*** The starter road vehicles use British makes (Leyland, Bedford, Scammell, AEC, Dennis), but the 1970's-era vehicles use European (Renault, Volvo, Peugot, Fiat) or American (Ford) brands.
*** The boats are all generic (they didn't have brands in Original), but the hovercraft is clearly modeled on the classic British [[http://en.wikipedia.org/wiki/SR.N4 Saunders-Roe SR.N4 "Mountbatten class"]].
*** Only a few of the aircraft are British (such as the [[http://en.wikipedia.org/wiki/Vickers_Viscount Vickers Viscount]], [[http://en.wikipedia.org/wiki/BAC_1-11 BAC 1-11]], [[http://en.wikipedia.org/wiki/BAe_146 BAe 146]] and the British/French [[http://en.wikipedia.org/wiki/Concorde Concorde]]); the starter airplane in Original is the ''[[ItMakesSenseInContext German]]'' [[http://en.wikipedia.org/wiki/Ju_52 Junkers Ju 52]].
* CurbStompBattle: If an AI competitor is using road vehicles, it's possible to set up a rail line across the road and order a locomotive to "dispose" of AI vehicles. This leaves your reputation and the locomotive completely unharmed.
* DiagonalSpeedBoost: Sort of. At least ''[=OpenTTD=]'' does not provide a literal diagonal speed boost; however, the payments are tied to the number of grid lines you have to cross between the stations. If you go 50 squares diagonally, you can be faster than 100 squares parallel to one axis and still receive the same payment for your cargo.
* DifficultButAwesome: Trains. The most complicated transport method to set up initially (especially if you're trying to network all your lines together), but overall the most efficient way to ship non-passenger goods (planes are best for passengers).
* DownloadableContent: ''[=OpenTTD=]'' has this in ''spades,'' specifically with the "Check Online Content" option. There are ''hundreds'' of [=NewGRFs=], scenarios, [=AIs=], and game scripts available.
* EasyLogistics: Averted in that vehicles need to be maintained, otherwise they break down (unless you disable breakdowns). Played straight with passenger and cargo; they will go wherever you ship them.
* FlawedPrototype: The player occasionally receives offers to test out a new vehicle for a year before it's made available to every company. While this allows early access to the latest and shiniest, the catch is that the maximum reliability will be low at first, which will result in more frequent breakdowns that can potentially cancel out the added benefits of higher speed or capacity. The offer can be accepted or refused, but since there's no cost in accepting the offer and no obligation to use the vehicle, there's no reason to refuse.
* GameBreakingBug: A lot of them have been fixed by ''[=TTDPatch=]'' and ''[=OpenTTD=]'':
** Once the game reaches December 31, 2070, the calendar loops back to January 1, 2070. If a vehicle is scheduled for servicing in 2071, it will never get serviced and its reliability will steadily drop to 0%.
** The newest model of helicopter in the default vehicle set becomes obsolete after 2020, making it impossible to build new helicopter routes or maintain existing ones to acceptable levels of service (what with the 0% reliability helicopters breaking down constantly). ''[=OpenTTD=]'' hasn't fixed that, although disabling vehicle obsolescence or using [=NewGRFs=] can solve that problem.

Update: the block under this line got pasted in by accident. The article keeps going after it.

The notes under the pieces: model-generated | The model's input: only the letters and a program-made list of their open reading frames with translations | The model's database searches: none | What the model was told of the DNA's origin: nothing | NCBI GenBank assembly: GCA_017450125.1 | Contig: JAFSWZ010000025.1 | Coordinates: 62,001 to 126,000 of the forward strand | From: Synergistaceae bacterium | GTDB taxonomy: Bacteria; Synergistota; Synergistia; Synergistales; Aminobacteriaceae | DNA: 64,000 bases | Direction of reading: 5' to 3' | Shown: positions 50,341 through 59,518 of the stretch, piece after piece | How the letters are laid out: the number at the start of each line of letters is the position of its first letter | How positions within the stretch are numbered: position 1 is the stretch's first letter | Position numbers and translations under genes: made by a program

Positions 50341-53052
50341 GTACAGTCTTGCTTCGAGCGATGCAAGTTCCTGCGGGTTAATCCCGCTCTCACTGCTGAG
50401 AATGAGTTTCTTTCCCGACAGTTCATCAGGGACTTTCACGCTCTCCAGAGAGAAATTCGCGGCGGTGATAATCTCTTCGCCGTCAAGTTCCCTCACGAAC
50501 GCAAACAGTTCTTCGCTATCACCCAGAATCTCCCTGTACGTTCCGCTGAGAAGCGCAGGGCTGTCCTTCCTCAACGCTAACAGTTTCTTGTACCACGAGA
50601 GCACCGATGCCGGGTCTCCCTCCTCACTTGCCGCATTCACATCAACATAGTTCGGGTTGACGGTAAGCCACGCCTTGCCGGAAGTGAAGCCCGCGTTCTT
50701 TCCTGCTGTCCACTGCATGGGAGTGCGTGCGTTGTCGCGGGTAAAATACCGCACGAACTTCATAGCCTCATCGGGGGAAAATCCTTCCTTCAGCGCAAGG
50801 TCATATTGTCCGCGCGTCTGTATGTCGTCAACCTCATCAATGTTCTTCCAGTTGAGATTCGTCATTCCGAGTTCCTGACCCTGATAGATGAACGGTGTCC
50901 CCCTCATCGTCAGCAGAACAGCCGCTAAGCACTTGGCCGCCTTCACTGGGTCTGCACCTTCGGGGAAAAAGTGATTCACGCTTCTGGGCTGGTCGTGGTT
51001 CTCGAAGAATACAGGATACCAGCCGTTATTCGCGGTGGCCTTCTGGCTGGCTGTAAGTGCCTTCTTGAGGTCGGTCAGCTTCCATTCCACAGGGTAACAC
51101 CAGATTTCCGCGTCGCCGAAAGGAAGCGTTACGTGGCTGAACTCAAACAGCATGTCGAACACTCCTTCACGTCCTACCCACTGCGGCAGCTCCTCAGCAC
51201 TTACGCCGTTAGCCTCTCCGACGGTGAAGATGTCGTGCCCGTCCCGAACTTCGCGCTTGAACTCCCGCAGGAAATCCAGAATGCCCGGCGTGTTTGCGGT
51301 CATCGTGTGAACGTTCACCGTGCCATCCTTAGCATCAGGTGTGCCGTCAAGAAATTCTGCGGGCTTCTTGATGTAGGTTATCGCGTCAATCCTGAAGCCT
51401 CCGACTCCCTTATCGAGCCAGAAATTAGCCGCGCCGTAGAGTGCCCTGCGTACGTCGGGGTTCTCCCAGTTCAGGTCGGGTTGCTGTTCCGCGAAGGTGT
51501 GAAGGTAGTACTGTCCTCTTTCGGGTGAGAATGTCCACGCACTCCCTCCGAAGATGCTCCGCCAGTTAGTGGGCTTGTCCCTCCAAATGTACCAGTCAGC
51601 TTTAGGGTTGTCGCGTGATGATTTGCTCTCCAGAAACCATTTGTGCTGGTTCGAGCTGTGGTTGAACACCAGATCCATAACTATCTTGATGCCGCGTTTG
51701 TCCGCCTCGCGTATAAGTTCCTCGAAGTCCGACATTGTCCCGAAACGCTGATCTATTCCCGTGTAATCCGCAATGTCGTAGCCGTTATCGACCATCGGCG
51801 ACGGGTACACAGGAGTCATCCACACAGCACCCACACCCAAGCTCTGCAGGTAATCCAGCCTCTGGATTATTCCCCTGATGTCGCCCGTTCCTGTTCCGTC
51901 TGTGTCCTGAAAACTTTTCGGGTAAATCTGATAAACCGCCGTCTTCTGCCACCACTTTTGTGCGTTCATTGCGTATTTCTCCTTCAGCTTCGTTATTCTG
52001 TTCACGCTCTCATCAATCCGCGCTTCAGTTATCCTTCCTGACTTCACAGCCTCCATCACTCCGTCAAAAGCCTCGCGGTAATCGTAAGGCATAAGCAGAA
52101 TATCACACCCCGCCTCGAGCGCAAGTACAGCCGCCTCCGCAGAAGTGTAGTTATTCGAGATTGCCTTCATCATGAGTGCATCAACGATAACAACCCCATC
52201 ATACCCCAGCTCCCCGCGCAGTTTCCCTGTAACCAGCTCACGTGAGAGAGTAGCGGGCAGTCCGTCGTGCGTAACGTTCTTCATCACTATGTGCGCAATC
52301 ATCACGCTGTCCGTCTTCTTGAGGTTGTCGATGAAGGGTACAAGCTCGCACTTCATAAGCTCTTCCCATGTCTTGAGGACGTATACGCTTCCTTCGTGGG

** Buying out a competitor while a news item about them is showing can cause a crash, especially with the "[company] starts construction near [town]" message. Also, buying out a competitor with active subsidies will screw up those subsidies: they won't pay as they should, the information in the "Subsidies" box will be corrupted and opening said box will sometimes cause a crash.
** Multiplayer gameplay in the pre-''[=OpenTTD=]'' days was notoriously unstable: the game would start to go out of synchronization by the 1990's, slow down and eventually become unplayable.
* GameMod / FanRemake : ''[=OpenTTD=]''.
** ''[=TTDPatch=]'' is exactly this: a GameMod for ''Transport Tycoon Deluxe'' which alters the executed binary code at runtime while leaving the original executables intact.
** ''[=OpenTTD=]'' itself has got loads of patches and several ready-to-compile or pre-compiled patch packs.
* GenteelInterbellumSetting: The original starts in 1930. ''Deluxe'' has [[TheFifties 1950]] as the earliest date. ''[=OpenTTD=]'' can start even earlier, given the right [=NewGRFs=].
** By extension, the game features TheFifties, TheSixties, TheSeventies, TheEighties, TheNineties, and TurnOfTheMillennium.
* GroundhogDayLoop: After December 31, 2070, the date loops back to January 1, 2070, rather than proceeding to 2071. A GameBreakingBug if you have vehicles scheduled for maintenance in 2071... Thankfully, this is one of the bugs ''[=TTDPatch=]'' and ''[=OpenTTD=]'' fixes.
* GuideDangIt: After the large airport is introduced in 1955, almost every aircraft model introduced from then on will have a noticeably higher chance of crashing at small airports (which can't be built after 1959). Only a few models (3 in ''Original'', 6 in ''Deluxe'') introduced after 1955 can land safely on small airports, but the only way of knowing which ones is to either check on vehicle databases online or, in ''[=OpenTTD=]'', set "Small Airplanes" in the livery scheme to a different colour from the standard one.
* KarmaMeter: Crash accidents make your company rating go down. This can be used cleverly to cause trouble for your opposition, however.